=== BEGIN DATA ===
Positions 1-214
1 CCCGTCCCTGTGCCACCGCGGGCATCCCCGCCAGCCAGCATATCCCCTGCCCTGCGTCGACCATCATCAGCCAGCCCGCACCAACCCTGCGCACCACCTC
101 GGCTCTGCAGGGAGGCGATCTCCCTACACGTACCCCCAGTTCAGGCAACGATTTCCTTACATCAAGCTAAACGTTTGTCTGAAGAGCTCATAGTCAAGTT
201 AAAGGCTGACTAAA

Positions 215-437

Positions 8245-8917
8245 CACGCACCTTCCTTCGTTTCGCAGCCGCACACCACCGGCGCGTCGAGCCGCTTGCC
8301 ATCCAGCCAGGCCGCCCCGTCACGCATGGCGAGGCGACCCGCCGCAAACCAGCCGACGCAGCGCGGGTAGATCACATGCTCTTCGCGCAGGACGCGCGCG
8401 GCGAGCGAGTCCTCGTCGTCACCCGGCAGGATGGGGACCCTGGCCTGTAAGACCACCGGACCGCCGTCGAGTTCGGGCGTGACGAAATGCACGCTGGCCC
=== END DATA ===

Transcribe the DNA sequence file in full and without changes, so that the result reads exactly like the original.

Positions 1-214
1 CCCGTCCCTGTGCCACCGCGGGCATCCCCGCCAGCCAGCATATCCCCTGCCCTGCGTCGACCATCATCAGCCAGCCCGCACCAACCCTGCGCACCACCTC
101 GGCTCTGCAGGGAGGCGATCTCCCTACACGTACCCCCAGTTCAGGCAACGATTTCCTTACATCAAGCTAAACGTTTGTCTGAAGAGCTCATAGTCAAGTT
201 AAAGGCTGACTAAA

Positions 215-437

Positions 8245-8917
8245 CACGCACCTTCCTTCGTTTCGCAGCCGCACACCACCGGCGCGTCGAGCCGCTTGCC
8301 ATCCAGCCAGGCCGCCCCGTCACGCATGGCGAGGCGACCCGCCGCAAACCAGCCGACGCAGCGCGGGTAGATCACATGCTCTTCGCGCAGGACGCGCGCG
8401 GCGAGCGAGTCCTCGTCGTCACCCGGCAGGATGGGGACCCTGGCCTGTAAGACCACCGGACCGCCGTCGAGTTCGGGCGTGACGAAATGCACGCTGGCCC